Your Sinclair1st August 1989
Published in Your Sinclair #44
So you didn't win the fabby full size pintable in our compo last month, eh? Never mind, 'cos here's the next best thing!! it's Time Scanner from Activision. A rather brill computer pinball game.
What we've got here is a colourful, noisy viewed-from-overhead pinball simulation in which you get to play on four different, but equally fabby, pintables. One gripe (but it's only a little one) is that each of the four levels is a multiload. Yawn. Still, when you get onto a new level, if you then lose the game, you do get several 'credits' to keep playing on that particular table. So length of play isn't too much of a problem.
Each table top is made up of two screens, and as you go from the top half of the table to the bottom, the screen freezes and scrolls down, and vice versa. There are all the usual features seen on the best pinball machines, with ramps, those spinning gate things, the traps that hold your balls, ooh, and loads of boingy bits. The ball and flippers move very quickly and the animation has a lovely realistic 'feel'. At certain points in the game, you win yourself bonus balls. But with three balls in play the ball and flipper movement becomes considerably slowed. This doesn't detract too much from the playability of the game however.
Time Scanner has a nice line in sound, with the dear old Speccy doing a good impression of the extra ball, match replay and all the other funky pinball noises. It also plays a different tune for each level. Level Three gives a fab rendition of that formative 70's hit from Eruption. 'Choo Choo Train, A Chuggin' Down The Track!'. (Shut up! Ed)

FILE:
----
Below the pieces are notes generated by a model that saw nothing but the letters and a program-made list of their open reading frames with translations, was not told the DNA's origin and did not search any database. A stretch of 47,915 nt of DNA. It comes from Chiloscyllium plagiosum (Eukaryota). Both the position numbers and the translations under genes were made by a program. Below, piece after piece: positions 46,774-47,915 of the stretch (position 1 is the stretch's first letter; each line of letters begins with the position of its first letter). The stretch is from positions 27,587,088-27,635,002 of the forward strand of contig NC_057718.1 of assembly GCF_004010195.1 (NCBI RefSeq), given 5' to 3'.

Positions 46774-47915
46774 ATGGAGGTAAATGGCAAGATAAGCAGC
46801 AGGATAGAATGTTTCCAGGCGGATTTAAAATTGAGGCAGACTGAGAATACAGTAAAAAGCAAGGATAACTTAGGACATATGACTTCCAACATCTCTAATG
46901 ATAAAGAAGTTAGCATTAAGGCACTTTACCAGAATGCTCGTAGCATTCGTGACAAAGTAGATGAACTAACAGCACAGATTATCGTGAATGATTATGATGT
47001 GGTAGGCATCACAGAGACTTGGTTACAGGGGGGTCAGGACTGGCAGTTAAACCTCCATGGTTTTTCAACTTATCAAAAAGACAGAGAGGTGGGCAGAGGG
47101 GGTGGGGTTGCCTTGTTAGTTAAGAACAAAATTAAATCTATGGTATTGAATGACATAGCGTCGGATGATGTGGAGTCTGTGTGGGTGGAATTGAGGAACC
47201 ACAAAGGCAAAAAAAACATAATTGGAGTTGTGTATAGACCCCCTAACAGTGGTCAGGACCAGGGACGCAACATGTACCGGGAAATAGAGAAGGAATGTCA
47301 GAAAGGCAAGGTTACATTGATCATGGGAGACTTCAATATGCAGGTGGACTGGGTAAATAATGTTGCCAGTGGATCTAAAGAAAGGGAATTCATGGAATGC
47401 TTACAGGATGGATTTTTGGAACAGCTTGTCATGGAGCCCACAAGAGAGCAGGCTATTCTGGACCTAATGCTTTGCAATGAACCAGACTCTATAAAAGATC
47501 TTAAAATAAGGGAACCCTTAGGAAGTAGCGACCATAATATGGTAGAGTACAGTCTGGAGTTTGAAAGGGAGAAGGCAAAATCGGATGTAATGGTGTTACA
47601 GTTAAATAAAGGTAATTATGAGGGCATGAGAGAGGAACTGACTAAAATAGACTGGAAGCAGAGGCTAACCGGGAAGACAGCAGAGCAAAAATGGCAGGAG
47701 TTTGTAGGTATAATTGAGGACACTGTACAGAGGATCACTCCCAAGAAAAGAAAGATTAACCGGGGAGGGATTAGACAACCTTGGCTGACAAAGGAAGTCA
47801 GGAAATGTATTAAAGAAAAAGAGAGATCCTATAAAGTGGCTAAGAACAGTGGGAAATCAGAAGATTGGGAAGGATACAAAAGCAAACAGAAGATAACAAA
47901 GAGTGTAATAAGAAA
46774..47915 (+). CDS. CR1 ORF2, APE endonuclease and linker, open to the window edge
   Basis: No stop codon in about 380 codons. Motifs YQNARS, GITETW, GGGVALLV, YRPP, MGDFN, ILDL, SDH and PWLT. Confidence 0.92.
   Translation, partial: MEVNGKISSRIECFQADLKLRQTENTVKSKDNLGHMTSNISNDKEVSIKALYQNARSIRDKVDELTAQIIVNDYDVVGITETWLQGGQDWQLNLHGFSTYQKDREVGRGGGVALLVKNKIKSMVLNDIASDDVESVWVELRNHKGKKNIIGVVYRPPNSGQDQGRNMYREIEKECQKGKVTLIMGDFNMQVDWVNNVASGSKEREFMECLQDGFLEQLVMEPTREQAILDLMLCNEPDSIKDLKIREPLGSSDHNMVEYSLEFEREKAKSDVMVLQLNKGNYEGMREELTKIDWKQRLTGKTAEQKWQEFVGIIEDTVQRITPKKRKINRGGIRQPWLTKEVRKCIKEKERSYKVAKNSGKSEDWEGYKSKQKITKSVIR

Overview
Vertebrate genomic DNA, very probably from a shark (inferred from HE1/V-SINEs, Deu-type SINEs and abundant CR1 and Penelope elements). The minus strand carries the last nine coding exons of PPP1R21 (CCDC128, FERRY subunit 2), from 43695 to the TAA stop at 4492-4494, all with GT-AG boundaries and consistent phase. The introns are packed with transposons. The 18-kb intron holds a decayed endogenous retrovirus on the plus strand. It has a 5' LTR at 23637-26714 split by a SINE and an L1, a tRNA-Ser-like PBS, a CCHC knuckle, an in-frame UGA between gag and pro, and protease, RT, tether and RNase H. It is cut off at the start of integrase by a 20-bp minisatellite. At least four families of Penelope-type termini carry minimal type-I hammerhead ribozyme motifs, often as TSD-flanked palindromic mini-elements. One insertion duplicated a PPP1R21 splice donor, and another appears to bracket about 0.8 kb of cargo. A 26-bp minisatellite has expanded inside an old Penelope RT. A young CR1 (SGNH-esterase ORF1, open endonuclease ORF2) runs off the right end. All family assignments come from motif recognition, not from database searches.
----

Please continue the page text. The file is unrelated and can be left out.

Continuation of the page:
The graphics could perhaps have been clearer. But they are colourful and have some nice touches. On some screens, especially the second level, they almost give the impression of being unfinished. The actual area around both flippers is devoid of colour and when the ball travels down at speed it is hard to see what's going on. However, as you progress into the table, lighting more and more features, part of the main table diagram starts to appear in colour. On the last level, there are even some Arkanoid-type bricks for you to clear!
The main drawback with Time Scanner is the number of levels... four. Yes, that's right, four. Shame really. But it still warrants the coveted Megagame status in my books!
In essence then, what we have here is an excellent pinball simulation that is marred by its small number of levels. It isn't just because of the Speccy's memory either - the 16 bit versions only have four levels too. Despite this, I can see it being one of those games that you could quite happily keep coming back to. It is eminently playable, even though the controls are so basic - left and right flippers and nudge. But it certainly had me hooked, just like the real thing, but not as heavy!
A splendid, realistic pinball simulation, a trifle limited in game size, but eminently playable.